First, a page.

Strategy Three: Don't Take it Personally When Your Spouse Forgets about the Whole Time and Place Thing in Strategy Two...
Practice makes perfect. When your well-meaning spouse, in an effort to be more organized, reminds you during a quiet moment about the plumber or the bounced check -- take a breath and instead of ranting about what time it is and how this is going to ruin the evening, and if you really cared about me or us, you would have remembered the business meeting idea! pause, breathe in and out slowly and then -- do something radical. Think about how you would react to an alien who was just learning the customs here on earth. Would you really expect an alien to know about or retain the concept of marital business hours without several reminders? Of course you wouldn't! Would you really treat an alien better than your beloved? I didn't think so. Walk it back, and kindly say, "Wait: aren't normal business hours over?" And in fact, since we can all be aliens at times -- go ahead and post your business hours on your fridge or bathroom mirror till the schedule sticks.
Strategy Four: Write It Down, Instead
As my husband often says to me, "Do you have to tell me everything that's on your mind?" Well, gee, it never occurred to me to do otherwise. But okay, maybe he's got a point there. Do put off til tomorrow what would ruin your evening tonight. Rather than putting your worry stream of consciousness on speakerphone, press mute and write it down. Keep a list of stress-generating topics to discuss during your next business meeting. They don't really need to be resolved right now -- and probably can't be acted on at 10:00 at night anyway, so it will serve everybody well to approach them tomorrow at your next meeting.
Strategy Five: Empathize, Don't Criticize
Maybe you disagree with what is bugging your spouse. To you, finishing the tree house he's building for the kids is small potatoes; to him, it's everything and it's not working. Do you really want to pitch a fight and prove your spouse wrong? Think like a team, using "we" and "us" instead of "you" -- this decreases conflict in couples. You are one, not courtroom contestants. Picture that overlapping space in your marital Venn diagrams, that's the sweet spot. What would you want to hear? If you're telling your spouse exactly what no one would want to hear, then, pray tell, why are you saying it? Instead, try: "This situation is really getting to you, but we've got this, we can figure it out." Instead of assuming that your spouse is wrong for worrying about the things s/he is, find the good in why the worry is happening -- is your spouse responsible, a planner, a giver? Focus on the reason, not the timing. Watch sweetness re-enter the scene, stage right.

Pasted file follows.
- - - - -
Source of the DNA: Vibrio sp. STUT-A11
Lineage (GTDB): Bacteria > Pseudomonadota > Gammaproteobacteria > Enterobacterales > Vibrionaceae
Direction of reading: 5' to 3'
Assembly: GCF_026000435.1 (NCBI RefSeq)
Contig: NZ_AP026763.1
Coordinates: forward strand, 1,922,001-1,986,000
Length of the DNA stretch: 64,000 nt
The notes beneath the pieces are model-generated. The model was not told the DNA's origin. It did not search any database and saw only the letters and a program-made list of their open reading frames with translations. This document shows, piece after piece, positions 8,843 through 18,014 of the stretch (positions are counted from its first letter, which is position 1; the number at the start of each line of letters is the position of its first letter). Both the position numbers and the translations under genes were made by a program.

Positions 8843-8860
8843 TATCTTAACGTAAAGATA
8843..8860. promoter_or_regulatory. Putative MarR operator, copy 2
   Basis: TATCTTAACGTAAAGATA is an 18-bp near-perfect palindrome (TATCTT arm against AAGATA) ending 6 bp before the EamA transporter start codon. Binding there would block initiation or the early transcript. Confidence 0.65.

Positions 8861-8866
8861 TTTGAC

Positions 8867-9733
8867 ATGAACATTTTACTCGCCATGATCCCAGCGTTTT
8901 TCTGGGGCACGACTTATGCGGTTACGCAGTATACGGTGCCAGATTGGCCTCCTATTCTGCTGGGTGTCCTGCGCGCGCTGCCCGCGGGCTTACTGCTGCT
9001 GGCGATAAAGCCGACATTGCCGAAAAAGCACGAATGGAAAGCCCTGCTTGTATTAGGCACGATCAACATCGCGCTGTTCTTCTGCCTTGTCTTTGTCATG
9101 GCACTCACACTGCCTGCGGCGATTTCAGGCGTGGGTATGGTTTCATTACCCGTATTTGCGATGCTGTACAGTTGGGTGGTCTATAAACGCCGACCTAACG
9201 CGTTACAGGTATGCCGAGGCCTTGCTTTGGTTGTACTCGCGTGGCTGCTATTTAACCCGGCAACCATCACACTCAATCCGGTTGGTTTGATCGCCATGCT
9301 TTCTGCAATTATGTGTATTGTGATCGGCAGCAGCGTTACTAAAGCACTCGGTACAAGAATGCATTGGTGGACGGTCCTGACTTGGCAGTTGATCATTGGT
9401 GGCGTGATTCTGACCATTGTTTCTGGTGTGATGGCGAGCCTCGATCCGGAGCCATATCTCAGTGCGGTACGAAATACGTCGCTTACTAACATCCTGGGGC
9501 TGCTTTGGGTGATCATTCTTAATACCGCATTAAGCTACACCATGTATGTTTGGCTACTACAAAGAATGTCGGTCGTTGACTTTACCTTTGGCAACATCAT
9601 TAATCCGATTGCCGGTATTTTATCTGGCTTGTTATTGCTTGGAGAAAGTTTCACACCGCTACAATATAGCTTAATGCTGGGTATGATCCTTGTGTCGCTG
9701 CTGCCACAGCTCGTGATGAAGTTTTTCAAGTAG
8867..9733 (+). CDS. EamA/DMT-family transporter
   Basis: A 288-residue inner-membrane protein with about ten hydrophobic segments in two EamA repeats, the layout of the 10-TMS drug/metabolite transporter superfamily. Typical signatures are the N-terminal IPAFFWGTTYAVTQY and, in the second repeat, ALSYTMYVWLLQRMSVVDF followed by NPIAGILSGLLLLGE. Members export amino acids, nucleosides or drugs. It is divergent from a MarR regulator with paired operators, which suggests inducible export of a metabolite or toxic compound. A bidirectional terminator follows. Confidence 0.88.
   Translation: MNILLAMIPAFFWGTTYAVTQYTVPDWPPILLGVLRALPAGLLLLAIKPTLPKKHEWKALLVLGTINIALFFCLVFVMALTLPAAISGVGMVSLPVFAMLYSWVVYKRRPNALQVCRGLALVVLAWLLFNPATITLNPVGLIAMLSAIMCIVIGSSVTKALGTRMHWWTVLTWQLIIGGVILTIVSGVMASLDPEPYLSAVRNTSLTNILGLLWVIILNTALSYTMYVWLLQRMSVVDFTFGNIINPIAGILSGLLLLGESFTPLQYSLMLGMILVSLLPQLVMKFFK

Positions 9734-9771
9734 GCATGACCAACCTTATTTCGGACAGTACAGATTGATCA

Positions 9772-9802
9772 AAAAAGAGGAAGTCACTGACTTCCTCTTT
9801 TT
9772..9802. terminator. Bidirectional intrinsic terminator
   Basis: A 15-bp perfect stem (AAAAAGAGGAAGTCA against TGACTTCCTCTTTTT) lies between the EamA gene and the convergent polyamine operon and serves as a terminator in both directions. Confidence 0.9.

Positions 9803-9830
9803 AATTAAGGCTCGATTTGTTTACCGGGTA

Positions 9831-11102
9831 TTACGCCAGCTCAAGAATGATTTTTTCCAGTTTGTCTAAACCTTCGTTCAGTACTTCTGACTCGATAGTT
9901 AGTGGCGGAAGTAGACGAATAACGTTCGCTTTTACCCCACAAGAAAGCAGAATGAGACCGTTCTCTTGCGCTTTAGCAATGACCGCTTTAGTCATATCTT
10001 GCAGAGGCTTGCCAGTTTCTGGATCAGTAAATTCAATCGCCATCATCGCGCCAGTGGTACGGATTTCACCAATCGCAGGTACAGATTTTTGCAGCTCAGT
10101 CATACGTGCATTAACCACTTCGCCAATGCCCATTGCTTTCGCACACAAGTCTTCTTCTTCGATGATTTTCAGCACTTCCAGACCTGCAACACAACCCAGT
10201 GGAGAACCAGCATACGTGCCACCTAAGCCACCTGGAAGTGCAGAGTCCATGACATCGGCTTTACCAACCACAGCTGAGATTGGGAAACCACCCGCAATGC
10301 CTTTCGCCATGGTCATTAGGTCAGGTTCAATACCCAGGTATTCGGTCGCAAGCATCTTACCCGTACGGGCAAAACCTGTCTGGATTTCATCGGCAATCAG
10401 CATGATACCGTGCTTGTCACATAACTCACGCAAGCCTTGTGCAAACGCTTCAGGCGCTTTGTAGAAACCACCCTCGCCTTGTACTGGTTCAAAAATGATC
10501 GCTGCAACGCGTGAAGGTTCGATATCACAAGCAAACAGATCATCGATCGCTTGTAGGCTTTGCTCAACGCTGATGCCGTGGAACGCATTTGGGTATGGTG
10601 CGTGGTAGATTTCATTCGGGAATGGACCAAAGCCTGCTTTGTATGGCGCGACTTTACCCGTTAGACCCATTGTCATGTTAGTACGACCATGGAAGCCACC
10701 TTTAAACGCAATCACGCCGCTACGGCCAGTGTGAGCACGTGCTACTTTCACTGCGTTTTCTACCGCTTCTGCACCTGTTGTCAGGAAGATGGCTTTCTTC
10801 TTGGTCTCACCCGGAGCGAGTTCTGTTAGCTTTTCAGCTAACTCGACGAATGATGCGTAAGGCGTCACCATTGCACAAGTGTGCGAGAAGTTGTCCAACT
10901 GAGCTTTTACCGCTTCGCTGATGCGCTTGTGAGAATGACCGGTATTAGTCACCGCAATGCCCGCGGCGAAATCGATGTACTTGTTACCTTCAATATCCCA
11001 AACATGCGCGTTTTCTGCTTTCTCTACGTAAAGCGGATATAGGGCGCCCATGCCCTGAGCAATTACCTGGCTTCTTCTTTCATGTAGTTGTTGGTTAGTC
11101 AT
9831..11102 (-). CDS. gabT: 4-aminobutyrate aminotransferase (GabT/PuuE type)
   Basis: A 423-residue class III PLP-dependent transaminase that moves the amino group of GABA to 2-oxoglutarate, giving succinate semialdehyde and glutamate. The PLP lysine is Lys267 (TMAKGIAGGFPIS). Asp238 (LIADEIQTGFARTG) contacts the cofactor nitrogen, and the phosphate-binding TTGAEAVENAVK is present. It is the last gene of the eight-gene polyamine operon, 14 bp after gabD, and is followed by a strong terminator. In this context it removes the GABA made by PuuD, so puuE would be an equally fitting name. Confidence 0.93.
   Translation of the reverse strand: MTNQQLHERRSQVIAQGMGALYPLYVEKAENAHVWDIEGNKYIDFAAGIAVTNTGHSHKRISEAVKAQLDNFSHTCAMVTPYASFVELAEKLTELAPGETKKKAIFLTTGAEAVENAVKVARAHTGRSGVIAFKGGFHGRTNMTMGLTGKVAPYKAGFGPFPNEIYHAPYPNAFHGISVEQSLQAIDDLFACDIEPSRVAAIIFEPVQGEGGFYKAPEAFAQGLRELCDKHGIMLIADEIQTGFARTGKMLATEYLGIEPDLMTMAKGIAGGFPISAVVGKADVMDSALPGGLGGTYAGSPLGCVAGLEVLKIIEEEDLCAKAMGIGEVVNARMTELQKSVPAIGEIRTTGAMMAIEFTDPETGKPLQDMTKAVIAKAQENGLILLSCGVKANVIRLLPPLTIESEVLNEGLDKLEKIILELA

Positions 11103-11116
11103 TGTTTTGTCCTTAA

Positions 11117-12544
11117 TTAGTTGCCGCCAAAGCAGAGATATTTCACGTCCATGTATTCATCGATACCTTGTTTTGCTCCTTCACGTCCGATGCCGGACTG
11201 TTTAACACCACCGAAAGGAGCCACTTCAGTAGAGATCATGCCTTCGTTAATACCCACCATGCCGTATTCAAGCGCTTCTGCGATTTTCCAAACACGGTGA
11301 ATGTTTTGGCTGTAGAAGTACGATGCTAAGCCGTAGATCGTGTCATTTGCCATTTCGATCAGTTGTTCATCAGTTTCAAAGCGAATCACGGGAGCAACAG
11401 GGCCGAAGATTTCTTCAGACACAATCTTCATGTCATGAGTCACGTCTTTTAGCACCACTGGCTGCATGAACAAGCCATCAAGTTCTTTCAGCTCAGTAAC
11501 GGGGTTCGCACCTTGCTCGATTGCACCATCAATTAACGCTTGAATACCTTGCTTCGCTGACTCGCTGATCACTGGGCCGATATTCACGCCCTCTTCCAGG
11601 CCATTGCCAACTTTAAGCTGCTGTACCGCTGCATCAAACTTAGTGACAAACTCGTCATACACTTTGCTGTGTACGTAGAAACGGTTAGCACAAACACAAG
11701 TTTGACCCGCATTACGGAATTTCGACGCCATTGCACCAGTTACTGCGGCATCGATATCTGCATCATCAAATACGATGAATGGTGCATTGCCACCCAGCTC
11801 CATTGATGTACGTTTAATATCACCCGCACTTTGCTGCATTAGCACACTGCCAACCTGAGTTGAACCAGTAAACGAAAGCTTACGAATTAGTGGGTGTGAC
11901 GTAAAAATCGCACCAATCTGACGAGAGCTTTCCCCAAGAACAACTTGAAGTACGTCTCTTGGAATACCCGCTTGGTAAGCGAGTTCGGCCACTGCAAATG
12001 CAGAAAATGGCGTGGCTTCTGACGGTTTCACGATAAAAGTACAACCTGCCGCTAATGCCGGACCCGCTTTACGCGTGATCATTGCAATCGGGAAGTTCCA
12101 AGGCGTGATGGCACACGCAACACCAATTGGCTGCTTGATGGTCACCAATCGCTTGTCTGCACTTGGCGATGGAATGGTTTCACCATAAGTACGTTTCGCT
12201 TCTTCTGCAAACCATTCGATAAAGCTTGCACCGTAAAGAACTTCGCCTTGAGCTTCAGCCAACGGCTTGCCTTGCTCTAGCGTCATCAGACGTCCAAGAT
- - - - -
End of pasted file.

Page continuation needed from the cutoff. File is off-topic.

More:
Strategy Six: Where Is the Love? Right There.
You may be asking yourself during a stressful period (in other words, any time from the birth of your child forward): How can you think about romance at a time like this? Well, even in war-torn countries, the life-affirming act of love is an important piece of the resilience puzzle. Maybe it's not with dinner and a movie. Maybe it's not even with sex. The key is, don't be strangers to each other. Connect. In the small moments that in that web of intimacy are yours and yours alone. This is the space of your marriage, the more you see it -- the more it's there. Oh, and don't keep it to yourself. If you're feeling love or gratitude, say it. Just because your spouse already knows you love her or that you're grateful for her, these are things that human beings never get tired of hearing. Ever. Really.
So this Valentine's Day go back to the roses and chocolates and thou, but for a gift that carries your love through the year, commit to holding safe the space between you, guard it with your life. Keep worry out, or at least make it wait; you've got more important things to do.